The idea of relaxation brings forth all sorts of reactions from people, especially when it is recommended as a specific practice to learn for wellness. More often than not, people claim that they know how to relax and do it pretty well. However, as Americans, we actually don’t relax well, but we do the “have fun” part very well. There is a difference. Dr. Deb Carlin relies upon her blood pressure cuff and second hand on her watch, to provide biofeedback for people in order to make points about the benefits of relaxation clear.
There is nothing wrong with fun, in fact we encourage and prescribe that we each engage in it daily. However, the mind and the body need true release from stress and activity daily if we are to experience and enjoy true well-being. When Dr. Deb Carlin teaches the Relaxation Response, a very simple routine, people witness their heart rate slow and regulate and they also see their blood pressure drop to a safe, healthy level. This is important because our overtaxed organs need time to recover from our daily activity and over exertion. Americans get sick and die from diseases related to organ illnesses, which is why we need to take better care of these invisible parts of our body.
The practice of meditation is known around the world and in many forms, from religious to secular. How you choose to meditate is in your control, you can practice in silence, with music or even sounds of nature. Chanting monks engage in chanting because it readies them for a deeper experience of prayerfulness. Yogis emit a mantra to align their mind and body with one another and ready them for meditation and movement that relaxes and refreshes. We can each adopt a relaxation pose and experience that brings us calm and allows us to realize a deeper relationship not only to the self but to a higher power, one that gives our existence greater meaning beyond our own daily experience. This embracing of a higher power, whatever you label it, is repeatedly shown to add value, wellness, and longevity to human life. The goal is to provide yourself a physical space that allows you to release from this world, go into your mind and feel free and relaxed inside of your own self. The practice of meditation is beneficial for both your mind and body.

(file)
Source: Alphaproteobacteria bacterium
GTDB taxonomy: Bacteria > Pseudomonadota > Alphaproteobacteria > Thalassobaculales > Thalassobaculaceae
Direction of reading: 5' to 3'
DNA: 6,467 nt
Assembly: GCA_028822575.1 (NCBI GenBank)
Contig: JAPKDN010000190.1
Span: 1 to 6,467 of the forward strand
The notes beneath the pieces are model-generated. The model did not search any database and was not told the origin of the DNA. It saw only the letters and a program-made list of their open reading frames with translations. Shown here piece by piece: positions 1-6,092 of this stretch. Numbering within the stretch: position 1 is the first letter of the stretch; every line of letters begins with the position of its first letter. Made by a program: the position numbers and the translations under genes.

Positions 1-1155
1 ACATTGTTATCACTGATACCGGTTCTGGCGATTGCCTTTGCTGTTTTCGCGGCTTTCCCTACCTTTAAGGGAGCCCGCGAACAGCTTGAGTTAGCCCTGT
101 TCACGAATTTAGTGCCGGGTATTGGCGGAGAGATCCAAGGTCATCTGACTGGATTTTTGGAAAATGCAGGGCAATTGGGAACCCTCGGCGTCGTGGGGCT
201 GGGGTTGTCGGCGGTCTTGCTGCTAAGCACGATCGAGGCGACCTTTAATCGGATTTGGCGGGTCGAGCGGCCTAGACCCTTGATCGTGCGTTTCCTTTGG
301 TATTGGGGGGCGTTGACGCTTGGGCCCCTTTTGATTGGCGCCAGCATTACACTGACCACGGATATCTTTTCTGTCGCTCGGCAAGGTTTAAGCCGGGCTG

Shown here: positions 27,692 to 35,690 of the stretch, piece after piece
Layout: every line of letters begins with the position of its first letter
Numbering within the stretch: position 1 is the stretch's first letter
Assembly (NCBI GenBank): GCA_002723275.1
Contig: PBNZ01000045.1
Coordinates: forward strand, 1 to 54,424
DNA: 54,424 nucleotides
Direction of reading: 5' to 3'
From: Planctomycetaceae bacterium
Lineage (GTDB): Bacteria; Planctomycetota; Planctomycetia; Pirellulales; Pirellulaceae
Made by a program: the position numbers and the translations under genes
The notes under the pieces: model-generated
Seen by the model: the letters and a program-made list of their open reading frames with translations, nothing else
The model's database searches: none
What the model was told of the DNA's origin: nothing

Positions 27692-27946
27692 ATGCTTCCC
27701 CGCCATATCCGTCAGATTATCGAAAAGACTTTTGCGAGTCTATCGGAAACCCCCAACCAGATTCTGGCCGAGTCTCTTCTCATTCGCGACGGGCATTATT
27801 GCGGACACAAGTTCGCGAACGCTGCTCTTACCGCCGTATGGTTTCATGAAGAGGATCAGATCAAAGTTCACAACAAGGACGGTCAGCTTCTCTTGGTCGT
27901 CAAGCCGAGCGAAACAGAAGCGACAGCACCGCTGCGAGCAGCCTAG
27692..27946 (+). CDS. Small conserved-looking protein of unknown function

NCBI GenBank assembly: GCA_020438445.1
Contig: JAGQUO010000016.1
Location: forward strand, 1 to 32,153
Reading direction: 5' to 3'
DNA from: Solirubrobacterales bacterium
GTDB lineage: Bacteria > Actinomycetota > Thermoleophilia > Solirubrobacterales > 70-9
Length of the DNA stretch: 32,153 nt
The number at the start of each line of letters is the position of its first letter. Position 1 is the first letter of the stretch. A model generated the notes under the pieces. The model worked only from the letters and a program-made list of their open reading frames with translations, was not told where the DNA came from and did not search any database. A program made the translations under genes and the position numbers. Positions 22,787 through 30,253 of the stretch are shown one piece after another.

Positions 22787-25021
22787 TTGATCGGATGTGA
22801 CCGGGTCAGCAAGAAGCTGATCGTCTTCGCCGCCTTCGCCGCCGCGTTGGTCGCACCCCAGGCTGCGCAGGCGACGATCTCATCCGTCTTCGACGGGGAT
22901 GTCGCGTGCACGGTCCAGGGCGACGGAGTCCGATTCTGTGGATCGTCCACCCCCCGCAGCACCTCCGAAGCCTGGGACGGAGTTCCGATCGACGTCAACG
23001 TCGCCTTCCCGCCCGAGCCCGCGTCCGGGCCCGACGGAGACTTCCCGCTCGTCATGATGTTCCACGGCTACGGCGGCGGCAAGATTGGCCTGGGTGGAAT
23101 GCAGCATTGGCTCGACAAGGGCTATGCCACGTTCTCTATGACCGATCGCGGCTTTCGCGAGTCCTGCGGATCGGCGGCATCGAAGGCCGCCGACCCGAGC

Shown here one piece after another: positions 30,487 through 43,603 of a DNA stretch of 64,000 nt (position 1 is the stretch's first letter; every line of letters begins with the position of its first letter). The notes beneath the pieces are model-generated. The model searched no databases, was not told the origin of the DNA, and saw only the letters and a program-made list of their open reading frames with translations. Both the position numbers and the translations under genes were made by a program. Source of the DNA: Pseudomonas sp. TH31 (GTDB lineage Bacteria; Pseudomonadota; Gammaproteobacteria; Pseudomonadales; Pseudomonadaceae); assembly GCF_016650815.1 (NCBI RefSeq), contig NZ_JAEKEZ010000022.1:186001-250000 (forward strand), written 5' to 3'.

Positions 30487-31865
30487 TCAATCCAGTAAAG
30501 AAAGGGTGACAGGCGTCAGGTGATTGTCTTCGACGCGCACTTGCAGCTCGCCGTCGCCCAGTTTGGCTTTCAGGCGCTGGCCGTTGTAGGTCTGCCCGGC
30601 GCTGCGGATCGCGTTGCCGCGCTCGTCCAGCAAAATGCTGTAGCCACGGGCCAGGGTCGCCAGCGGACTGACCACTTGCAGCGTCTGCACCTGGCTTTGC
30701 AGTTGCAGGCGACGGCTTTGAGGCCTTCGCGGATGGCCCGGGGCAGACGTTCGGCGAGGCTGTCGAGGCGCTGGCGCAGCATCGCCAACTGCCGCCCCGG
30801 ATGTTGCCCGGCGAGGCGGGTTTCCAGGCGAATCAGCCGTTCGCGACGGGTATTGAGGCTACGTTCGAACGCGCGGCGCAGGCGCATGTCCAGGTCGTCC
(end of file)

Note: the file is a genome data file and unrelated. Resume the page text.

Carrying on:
It is often thought that sleep produces a state of relaxation, but from sleep research it has been discovered that what we avoid thinking about during the day, we often dream about during the night making sleep not relaxing. In fact, sleep disorders are prevalent in America — increasingly more each year.
Two factors related to sleep
1. When sleeping we are often grinding our teeth as a result of tension, releasing gastric juices into the gut for the reason, or experiencing dreams that are disturbing either consciously or unconsciously.
2. Even when we intend on sleep, we don’t often get enough of it or a restful experience of it given the 24/7 nature of our world culture.
During the daylight hours when we are at our best, we can learn the simple relaxation exercises for the mind and body. When we begin practicing relaxation we not only experience relaxation during the day but have an enhanced sleep at night. It is a win-win scenario.
We have a series of relaxing audio and video experiences for you to enjoy, but one exercise guaranteed to reach you, teach you, and shift you in the most positive ways possible. All of the other relaxation techniques simply enhance it.
Relaxation exercises are not flaky routines. Dr. Carlin studied with Dr. Herbert Benson, the world renowned Cardiologist at Beth Bethesda Hospital to learn The Relaxation Exercise. Dr. Benson and Dr. Carlin, have both conducted extensive research, independent of one another, utilizing these techniques to help tens of thousands of people with high blood pressure and other disorders recover. The relaxation exercise is easy and the way that Dr. Herbert Benson has written it, it is exquisite. You are encouraged to read, try, and practice daily the Steps to Elicit the Relaxation Response.
The following is the technique reprinted with permission from Dr. Herbert Benson’s book The Relaxation Response – pages 162-163
1. Sit quietly in a comfortable position.
2. Close your eyes.
3. Deeply relax all your muscles, beginning at your feet and progressing up to your face. Keep them relaxed.
4. Breathe through your nose. Become aware of your breathing. As you breathe out, say the word, “one”*, silently to yourself. For example, breathe in … out, “one”,- in .. out, “one”, etc. Breathe easily and naturally.
5. Continue for 10 to 20 minutes. You may open your eyes to check the time, but do not use an alarm. When you finish, sit quietly for several minutes, at first with your eyes closed and later with your eyes opened. Do not stand up for a few minutes.
6. Do not worry about whether you are successful in achieving a deep level of relaxation. Maintain a passive attitude and permit relaxation to occur at its own pace. When distracting thoughts occur, try to ignore them by not dwelling upon them and return to repeating “one.” With practice, the response should come with little effort. Practice the technique once or twice daily, but not within two hours after any meal, since the digestive processes seem to interfere with the elicitation of the Relaxation Response. * or any soothing, mellifluous sound, preferably with no meaning. or association, to avoid stimulation of unnecessary thoughts.
Use the following audio files to get started:
7 Minute Relaxation Exercises
11 Minute Relaxation Exercises
16 Minute Relaxation Exercises
For more information on managing stress and the benefits of relaxation exercises contact Dr. Deb Carlin’s Partners In Excellence LLC.